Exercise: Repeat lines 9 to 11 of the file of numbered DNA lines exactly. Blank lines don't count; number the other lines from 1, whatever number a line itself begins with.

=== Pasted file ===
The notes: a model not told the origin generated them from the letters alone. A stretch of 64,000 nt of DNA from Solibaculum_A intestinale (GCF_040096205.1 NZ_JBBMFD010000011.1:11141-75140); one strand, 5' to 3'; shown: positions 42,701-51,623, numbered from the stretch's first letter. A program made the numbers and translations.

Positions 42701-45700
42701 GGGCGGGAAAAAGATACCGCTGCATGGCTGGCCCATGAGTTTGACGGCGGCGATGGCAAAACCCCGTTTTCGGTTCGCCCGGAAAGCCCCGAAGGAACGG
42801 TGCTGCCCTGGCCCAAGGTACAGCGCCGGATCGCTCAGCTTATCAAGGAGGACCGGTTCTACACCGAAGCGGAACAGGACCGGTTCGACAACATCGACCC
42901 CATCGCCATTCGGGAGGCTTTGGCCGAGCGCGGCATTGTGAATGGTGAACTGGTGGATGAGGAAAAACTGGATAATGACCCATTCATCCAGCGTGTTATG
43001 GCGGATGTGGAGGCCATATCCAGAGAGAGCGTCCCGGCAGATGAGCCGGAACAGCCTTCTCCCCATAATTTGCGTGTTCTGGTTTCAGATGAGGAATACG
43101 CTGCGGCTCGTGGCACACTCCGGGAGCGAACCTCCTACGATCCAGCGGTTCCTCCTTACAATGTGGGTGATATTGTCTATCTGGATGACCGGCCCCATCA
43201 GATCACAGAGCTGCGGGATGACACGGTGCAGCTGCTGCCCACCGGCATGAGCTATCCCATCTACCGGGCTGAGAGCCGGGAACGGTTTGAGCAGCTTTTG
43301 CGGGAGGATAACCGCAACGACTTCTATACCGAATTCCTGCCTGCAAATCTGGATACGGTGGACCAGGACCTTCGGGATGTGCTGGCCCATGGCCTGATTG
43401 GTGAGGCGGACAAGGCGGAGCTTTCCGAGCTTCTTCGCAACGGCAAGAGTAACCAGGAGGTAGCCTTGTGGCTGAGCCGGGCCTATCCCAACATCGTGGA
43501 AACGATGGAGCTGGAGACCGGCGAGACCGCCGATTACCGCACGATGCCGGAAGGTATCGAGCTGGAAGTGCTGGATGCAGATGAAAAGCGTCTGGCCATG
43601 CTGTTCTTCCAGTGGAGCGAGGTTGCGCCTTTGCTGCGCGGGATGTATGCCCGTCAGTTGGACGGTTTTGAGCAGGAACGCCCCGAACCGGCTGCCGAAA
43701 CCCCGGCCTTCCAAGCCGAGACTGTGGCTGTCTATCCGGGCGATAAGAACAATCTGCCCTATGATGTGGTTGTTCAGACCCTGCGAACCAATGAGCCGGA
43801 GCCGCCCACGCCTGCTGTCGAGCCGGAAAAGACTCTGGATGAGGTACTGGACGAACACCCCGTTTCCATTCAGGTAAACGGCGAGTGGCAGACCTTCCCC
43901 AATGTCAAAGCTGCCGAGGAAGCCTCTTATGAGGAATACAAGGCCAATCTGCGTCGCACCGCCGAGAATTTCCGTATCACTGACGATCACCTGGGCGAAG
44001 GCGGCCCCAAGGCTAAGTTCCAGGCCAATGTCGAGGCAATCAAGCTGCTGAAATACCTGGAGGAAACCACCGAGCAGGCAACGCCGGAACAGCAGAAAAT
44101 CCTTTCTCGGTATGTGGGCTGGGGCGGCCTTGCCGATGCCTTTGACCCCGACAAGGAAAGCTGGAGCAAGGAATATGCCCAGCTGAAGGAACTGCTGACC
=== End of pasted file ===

43301 CGGGAGGATAACCGCAACGACTTCTATACCGAATTCCTGCCTGCAAATCTGGATACGGTGGACCAGGACCTTCGGGATGTGCTGGCCCATGGCCTGATTG
43401 GTGAGGCGGACAAGGCGGAGCTTTCCGAGCTTCTTCGCAACGGCAAGAGTAACCAGGAGGTAGCCTTGTGGCTGAGCCGGGCCTATCCCAACATCGTGGA
43501 AACGATGGAGCTGGAGACCGGCGAGACCGCCGATTACCGCACGATGCCGGAAGGTATCGAGCTGGAAGTGCTGGATGCAGATGAAAAGCGTCTGGCCATG